It’s MoarPowah, Planet Earth calling, Agent Pluffei reporting. Do you read me? This is a very peaceful website. Agent Pluffei, keeping the peace, doing my best to fight the bad guys (?) … wherever they may be. But that aside, I hear it’s time for another anime review! This time I will be writing about Tekkonkinkreet, a movie adapted from a 3-volume seinen manga by Matsumoto Taiyou. I will warn you, this isn’t a movie for everyone, as Judge pretty much hated it, but for those of you who are fans of arsty or weird anime, this is a must see!
Without further ado, itadakimasu~
So this movie takes place in a secluded eye-shaped island, a district of Japan called Treasure Town. Unlike other towns, in Treasure Town the most dangerous people aren’t the yakuza or the neighborhood hoodlums and gangs or whatever else you can think; the most dangerous and the ones who run the town are two (acrobatically skilled) street orphans aptly called the “Cats.” One is named Black and the other White (in Japanese, Kuro and Shiro respectively), and each day they run around town keeping the peace while pick-pocketing in their spare time.
Overall, this movie is indeed very strange. For starters the art style is pretty out there. It’s the entire opposite of fan service, in fact it looks like scribbles. Although the character designs were very imaginative, the people still look like ugly scribbles. The only good things that arise from this are probably that the expressions actually turn out very well, there is never really a blank face, and that budget is allocated to more important things. Nonetheless, it still bothered me a lot for the first 10 minutes I watched.
After that, the art sort of grew on me, namely because the actual animation quality greatly offset the fact that the people looked crappy. The backgrounds are almost photo-realistic, and there is never any excess blank space. It’s like they tried to fill up every space possible with some sort of color-tastic blotches. Also, there are numerous fight scenes, and all of them are really fluid and fast-paced. Even when Black and White aren’t fighting, the way they walk and, in general, move very well convey their mood. What gets better is that the soundtrack is awesome. It’s very action-y, and the recurring theme is kinda East-Meets-West-esque; it’d be great even stand-alone. This is my second watch-through, so I was actually paying attention for this. Oh, and Asian Kung-Fu Generation does the ending song. In conclusion, weird faces? A minor setback.
The cast contains a variety of interesting characters, ranging from an impotent (he brings it up often) rookie cop to blue machine-like assassins to an old and sentimental yakuza. But first let’s discuss Black and White. White describes their relationship best when he says that although both of them are missing “screws” in their heart, they each have what the other doesn’t. Like his name may imply, Black is cold and calculating, almost like a villain. On the other hand, White childlike, to the point of retardedness, and has a very kind heart. Nonetheless, despite their contrasting personalities, White and Black’s brotherly bond is incredibly strong. Instead of being opposites, it is better to see them as complements of one another. Instead of hindering one another’s progress in life, together they create a stronger and more balanced whole.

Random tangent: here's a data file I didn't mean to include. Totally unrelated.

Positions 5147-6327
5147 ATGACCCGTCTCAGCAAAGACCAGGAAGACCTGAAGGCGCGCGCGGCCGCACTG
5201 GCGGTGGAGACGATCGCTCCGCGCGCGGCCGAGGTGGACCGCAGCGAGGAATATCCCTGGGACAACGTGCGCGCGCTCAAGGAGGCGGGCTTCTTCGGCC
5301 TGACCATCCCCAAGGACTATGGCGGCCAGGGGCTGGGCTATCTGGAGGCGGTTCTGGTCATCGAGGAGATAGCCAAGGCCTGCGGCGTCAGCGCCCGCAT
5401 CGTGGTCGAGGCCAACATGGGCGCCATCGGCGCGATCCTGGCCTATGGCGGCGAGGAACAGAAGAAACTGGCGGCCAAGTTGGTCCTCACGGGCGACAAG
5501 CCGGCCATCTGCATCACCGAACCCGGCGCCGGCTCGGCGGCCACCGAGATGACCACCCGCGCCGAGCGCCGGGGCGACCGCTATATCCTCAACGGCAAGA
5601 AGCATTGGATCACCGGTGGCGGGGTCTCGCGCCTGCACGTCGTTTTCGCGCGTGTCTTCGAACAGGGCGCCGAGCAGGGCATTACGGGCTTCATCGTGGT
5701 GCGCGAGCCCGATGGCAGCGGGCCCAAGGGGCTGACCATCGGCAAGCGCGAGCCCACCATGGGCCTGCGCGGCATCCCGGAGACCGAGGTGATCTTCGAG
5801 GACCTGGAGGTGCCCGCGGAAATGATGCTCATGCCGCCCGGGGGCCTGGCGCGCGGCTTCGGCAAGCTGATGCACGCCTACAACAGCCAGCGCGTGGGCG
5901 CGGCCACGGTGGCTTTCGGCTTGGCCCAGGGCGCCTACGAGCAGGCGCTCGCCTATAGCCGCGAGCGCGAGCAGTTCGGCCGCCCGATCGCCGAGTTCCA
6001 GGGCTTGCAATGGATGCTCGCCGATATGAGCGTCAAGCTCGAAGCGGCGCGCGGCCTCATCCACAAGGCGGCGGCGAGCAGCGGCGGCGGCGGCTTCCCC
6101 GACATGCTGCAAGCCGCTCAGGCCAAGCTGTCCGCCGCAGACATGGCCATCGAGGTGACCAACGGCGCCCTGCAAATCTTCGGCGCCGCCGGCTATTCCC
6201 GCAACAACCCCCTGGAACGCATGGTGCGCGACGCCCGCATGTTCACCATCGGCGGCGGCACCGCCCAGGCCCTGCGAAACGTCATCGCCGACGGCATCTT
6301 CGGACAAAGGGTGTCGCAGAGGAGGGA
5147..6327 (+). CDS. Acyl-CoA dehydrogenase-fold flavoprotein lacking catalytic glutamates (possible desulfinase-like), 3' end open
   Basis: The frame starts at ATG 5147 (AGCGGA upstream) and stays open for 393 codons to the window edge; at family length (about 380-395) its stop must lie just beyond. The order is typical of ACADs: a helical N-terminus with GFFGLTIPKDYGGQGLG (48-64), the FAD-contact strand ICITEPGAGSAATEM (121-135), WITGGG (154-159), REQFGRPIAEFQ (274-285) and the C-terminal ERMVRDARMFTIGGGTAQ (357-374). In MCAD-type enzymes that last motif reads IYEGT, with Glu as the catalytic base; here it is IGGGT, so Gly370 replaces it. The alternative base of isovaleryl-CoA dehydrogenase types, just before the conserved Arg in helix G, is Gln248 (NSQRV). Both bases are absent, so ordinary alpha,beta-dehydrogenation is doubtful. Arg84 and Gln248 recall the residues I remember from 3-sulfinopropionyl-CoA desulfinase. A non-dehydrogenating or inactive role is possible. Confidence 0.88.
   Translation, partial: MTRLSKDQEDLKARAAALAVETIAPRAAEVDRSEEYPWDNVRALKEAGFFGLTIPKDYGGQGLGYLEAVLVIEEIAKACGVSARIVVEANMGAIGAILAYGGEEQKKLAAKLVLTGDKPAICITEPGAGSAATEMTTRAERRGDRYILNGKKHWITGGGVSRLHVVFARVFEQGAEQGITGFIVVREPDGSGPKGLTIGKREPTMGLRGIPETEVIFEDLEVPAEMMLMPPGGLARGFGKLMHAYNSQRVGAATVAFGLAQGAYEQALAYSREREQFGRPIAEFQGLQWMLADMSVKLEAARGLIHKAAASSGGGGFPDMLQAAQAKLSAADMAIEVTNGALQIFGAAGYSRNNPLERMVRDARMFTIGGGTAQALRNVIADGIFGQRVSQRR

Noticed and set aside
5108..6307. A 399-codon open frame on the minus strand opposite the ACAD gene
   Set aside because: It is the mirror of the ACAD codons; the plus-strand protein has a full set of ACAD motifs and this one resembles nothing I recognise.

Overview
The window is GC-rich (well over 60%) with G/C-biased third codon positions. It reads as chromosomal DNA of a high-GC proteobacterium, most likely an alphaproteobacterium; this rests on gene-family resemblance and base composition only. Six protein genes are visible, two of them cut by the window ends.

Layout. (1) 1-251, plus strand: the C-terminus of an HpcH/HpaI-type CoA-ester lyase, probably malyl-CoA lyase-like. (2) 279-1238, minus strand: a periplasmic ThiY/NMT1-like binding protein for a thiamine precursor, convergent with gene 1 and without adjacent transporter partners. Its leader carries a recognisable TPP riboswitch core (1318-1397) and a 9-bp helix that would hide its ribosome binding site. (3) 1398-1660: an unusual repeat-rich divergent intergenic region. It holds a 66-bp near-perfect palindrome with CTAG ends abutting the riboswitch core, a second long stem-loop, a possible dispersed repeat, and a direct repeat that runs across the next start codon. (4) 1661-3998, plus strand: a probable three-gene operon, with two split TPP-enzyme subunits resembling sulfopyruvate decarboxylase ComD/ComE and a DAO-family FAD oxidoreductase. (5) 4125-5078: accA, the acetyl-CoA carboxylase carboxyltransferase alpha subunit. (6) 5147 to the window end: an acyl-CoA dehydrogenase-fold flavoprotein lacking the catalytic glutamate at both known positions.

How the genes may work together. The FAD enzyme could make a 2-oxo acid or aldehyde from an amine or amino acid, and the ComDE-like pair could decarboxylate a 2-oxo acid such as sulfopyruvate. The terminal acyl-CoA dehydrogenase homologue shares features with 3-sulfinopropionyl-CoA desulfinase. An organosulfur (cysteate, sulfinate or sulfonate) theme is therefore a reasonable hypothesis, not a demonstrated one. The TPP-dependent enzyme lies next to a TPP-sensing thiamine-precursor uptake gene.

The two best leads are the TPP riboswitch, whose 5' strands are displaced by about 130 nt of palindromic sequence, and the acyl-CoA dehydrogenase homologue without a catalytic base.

Onto the side characters. In this movie, the side characters are actually the ones moving the plot along. Sentimental Yakuza Rat (real name Suzuki) and his earnest protege Kimura are hired to run down some businesses in town. However, Kimura is severely injured by Black one night because of his interference in the town’s day to day life, and so he basically gets kicked off the team.
Rat later bails on his sponsor when he finds out that the actual reason for his hire was so he could help this shady guy, Snake, create an amusement park in the town. Doesn’t sound that bad, except it’s obvious that all the sponsor cares about to profiting off the project by milking his fellow townsmen dry. That, and Snake decides to tell his three blue-skinned goons to take out Black and White.
The turning point of the movie is when White gets stabbed by one of Snake’s goons. Black loses confidence in his ability to protect White, and he lets the town cops take White into their custody. It turns out that instead of Black protecting White, it is actually White who is doing the protecting and supporting. Without White, Black is an aimless and violent killing machine. He eventually loses his mind and almost succumbs to the Minotaur, who was supposed to be an urban myth. In fact, the Minotaur is actually a representation of the darkness of Black’s heart. The Minotaur promises to make Black invincible, but in exchange Black would become a real villain; he would be consumed by hatred and fear, and he’d thrive on destruction.
Although hard to follow, the message that Tekkonkinkreet tries to convey is actually pretty staple. Strength isn’t everything; savor what you have before you lose it; bad guys always lose; don’t go to the dark side, etc. Its the way that the message is conveyed is what needs deciphering. The plot jumps around a lot and seems pretty pointless when you focus on looking for where the plot is going. What you should actually be asking is where the characters are going. Rather than a story about what is actually happening around Black and White, the story is about how Black and White are forced to change because of what happens around them. The plot is actually secondary to the character development. Slap on a bunch of symbolism and this gives rise to problems such as incoherence in story-telling and too many ‘WTF’ moments.
Gochisousama deshita, over and out!